• Alas, Peter Jackson directing still appears to be a pipe dream, unless they’ve managed to really shock us all with some amazing secret shooting

So, there are some nice juicy hints in there!  What more may be waiting for us?


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Today, I’m sharing a sketch I wrote a while back.  At the end of the two-part episode “Human Nature”, back in season 3, the Family of Blood was trapped as punishment for what they did when they pursued the Doctor.  Decades later, how might Son of Mine be feeling about it?  Did he ever come to understand the horrible mistakes they made?

I am alone.
It’s such a strange sensation.
I have been alone ever so long, and yet I am still not used to it.  I miss my family.  All of mine.  I’ve been trapped here for nearly a hundred years — the mere beginnings of the long lives we yearned for — yet I still do not grow used to it.
I became a schoolboy once, ever so long ago, when I was young, when my family was searching for immortality.  Our lives are short, so we must steal the lives of others.  And it doesn’t last.  We scented a Time Lord, though all of them were meant to be dead, and we hunted him.  We wanted his power, his lives, his age.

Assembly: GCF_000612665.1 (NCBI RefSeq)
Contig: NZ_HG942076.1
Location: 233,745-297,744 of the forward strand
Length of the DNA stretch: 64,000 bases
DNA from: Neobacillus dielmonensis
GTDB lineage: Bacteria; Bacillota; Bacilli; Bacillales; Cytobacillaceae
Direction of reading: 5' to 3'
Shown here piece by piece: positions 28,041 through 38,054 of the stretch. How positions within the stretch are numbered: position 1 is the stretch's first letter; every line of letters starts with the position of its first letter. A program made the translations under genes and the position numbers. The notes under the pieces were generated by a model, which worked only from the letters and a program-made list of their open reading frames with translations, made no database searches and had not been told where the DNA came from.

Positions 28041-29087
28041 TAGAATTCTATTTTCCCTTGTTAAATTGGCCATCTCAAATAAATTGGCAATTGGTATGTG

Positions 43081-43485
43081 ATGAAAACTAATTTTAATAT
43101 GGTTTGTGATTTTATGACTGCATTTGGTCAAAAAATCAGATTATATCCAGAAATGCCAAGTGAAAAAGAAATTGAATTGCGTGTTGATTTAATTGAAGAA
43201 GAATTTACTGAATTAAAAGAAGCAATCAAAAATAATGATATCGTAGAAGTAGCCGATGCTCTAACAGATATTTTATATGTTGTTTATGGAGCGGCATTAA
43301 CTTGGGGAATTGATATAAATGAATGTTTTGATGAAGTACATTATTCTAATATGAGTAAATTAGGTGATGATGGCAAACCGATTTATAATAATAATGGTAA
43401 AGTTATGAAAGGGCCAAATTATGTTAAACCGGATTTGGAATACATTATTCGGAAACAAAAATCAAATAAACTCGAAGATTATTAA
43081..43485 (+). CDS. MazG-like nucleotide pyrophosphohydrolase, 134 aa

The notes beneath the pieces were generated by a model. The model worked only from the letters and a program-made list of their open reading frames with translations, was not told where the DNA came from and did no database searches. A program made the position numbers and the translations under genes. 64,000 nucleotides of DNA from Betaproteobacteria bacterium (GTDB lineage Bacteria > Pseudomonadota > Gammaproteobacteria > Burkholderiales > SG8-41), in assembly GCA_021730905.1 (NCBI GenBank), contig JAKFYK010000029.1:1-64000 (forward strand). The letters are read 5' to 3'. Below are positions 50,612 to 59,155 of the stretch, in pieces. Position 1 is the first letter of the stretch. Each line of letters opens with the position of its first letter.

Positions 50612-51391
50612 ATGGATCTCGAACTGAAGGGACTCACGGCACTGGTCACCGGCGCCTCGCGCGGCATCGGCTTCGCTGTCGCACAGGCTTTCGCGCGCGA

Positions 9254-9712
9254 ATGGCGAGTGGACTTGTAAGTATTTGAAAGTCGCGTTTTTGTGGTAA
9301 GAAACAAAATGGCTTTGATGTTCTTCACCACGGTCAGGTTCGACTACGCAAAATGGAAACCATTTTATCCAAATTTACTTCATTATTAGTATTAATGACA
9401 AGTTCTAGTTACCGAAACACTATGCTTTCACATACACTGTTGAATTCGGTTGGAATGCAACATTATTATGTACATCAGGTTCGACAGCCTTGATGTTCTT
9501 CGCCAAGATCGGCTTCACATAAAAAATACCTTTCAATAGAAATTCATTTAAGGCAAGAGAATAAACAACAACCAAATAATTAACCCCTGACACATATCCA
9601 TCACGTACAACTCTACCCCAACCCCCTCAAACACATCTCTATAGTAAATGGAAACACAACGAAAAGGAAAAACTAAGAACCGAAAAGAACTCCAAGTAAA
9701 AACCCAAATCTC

He hid in the form of a human being, and we were deceived.  We took human lives as well, the better to hunt him, but we were out of our depth.  He was being kind by hiding, and we didn’t realize that.  We tried to force him out, and so he was forced to end us.  Yet instead of allowing us to live out our natural lifespans and die, he trapped us all.
Father of Mine.
Mother of Mine.
Sister of Mine.
And I.
We’re all trapped in different places, for this is the Time Lord’s punishment.  My prison is one of my molecular fringe scarecrows.  They’re ever so clever, but I find they are not fulfilling to inhabit, even if it does make me immortal.
I don’t think I like this immortality that the Time Lord gave us.